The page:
Perhaps one of the greatest examples of innovative thinking in 2010 was the Stuxnet virus. Let me explain. I am not referring to the technical aspects of the virus, which I'm sure were brilliant as well. I am speaking about the idea of creating a computer virus to solve an otherwise intractable problem. The problem being Iran's pursuit of nuclear weapons. There were two obvious options on the table as ways to prevent Iran from developing nuclear weapons. Option 1 was to bomb their nuclear production facilities. While this might be successful, it would bring about tremendous repercussions. Iran would retaliate through waves of worldwide terror. While the objective of stopping Iran might be achieved, there would be a tremendous price to pay. Option 2, which was actually implemented, was international sanctions on Iran. While this option was a "safer" option in that it would not bring about immediate retaliation, the sanctions were not effective at all in slowing down Iran's drive toward its nuclear goals. If you read the newspapers during this past year, all discussion vacillated between these two options. These seemed to be the only alternatives out there.

What wasn't discussed (for good reason) in the papers was an ingenious third alternative that would significantly damage Iran's nuclear sites without acting as an obvious causus belli. This option was to create a computer virus that would infiltrate the computers that controlled the nuclear production facilities and damage the production equipment beyond repair. Nothing like this had ever been done before, and Stuxnet, as the virus is now called became the first use of a cyberweapon by one (or more) country against another. The Iranians were loathe to admit that their nuclear program had been infiltrated and compromised and therefore their reaction was very muted. The Iranian program was set back (although we don't know for how long), and there were minimal repercussions.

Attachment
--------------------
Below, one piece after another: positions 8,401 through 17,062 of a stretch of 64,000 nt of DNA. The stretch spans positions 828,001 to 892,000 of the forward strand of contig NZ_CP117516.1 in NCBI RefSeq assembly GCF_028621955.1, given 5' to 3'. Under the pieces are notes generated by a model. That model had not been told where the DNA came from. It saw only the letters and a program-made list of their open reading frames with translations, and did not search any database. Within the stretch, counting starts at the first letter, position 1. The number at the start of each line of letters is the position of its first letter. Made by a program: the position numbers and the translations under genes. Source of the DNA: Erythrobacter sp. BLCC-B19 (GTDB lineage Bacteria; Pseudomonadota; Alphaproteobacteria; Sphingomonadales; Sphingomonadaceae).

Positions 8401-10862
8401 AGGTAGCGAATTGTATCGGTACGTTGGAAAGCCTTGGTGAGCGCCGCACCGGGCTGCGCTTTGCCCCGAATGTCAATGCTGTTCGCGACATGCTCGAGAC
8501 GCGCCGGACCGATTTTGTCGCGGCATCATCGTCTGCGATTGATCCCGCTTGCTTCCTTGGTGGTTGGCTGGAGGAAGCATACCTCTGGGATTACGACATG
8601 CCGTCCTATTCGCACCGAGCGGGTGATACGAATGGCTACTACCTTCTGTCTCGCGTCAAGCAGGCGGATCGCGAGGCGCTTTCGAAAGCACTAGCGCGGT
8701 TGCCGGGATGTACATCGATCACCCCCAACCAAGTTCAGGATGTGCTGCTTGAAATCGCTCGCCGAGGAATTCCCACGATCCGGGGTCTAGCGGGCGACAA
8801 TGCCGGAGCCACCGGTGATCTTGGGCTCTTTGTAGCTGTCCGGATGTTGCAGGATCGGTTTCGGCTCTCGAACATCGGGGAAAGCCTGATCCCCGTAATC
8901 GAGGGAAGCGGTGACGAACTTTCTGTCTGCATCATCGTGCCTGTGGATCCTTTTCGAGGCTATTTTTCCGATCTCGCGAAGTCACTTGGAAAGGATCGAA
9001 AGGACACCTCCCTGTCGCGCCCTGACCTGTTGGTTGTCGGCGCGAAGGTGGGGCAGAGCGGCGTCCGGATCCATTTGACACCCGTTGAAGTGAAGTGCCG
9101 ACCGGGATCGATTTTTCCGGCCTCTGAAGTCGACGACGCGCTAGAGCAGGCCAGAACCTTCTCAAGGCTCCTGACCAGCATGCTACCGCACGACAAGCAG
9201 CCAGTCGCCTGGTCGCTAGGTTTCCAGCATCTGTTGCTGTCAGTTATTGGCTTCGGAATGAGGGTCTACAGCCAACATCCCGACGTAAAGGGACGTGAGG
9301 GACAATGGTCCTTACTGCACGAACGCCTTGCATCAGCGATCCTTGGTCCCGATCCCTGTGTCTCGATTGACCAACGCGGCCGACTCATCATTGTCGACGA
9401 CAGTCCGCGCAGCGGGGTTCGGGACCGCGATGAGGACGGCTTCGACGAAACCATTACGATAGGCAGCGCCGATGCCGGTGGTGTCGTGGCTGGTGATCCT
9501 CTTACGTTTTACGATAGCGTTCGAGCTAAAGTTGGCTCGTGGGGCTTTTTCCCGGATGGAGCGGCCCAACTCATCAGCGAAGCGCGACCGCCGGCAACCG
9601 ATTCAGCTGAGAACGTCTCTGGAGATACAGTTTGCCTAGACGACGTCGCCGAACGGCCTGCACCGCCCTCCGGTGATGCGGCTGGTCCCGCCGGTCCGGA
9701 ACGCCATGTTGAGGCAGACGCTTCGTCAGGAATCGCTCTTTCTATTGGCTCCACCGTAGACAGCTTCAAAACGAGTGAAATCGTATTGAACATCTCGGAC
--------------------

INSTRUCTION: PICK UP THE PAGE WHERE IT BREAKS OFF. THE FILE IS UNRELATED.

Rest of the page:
What I love about this approach is that it was so innovative, so out-of-the-box, so original that it shows creative thinking at its best. Most people viewing the Iranian situation were locked between two unappealing paradigms. This third approach is a beautiful example of stepping beyond the obvious to solve a problem in a masterfully unique way.

If you enjoyed this post, make sure you subscribe to my RSS feed!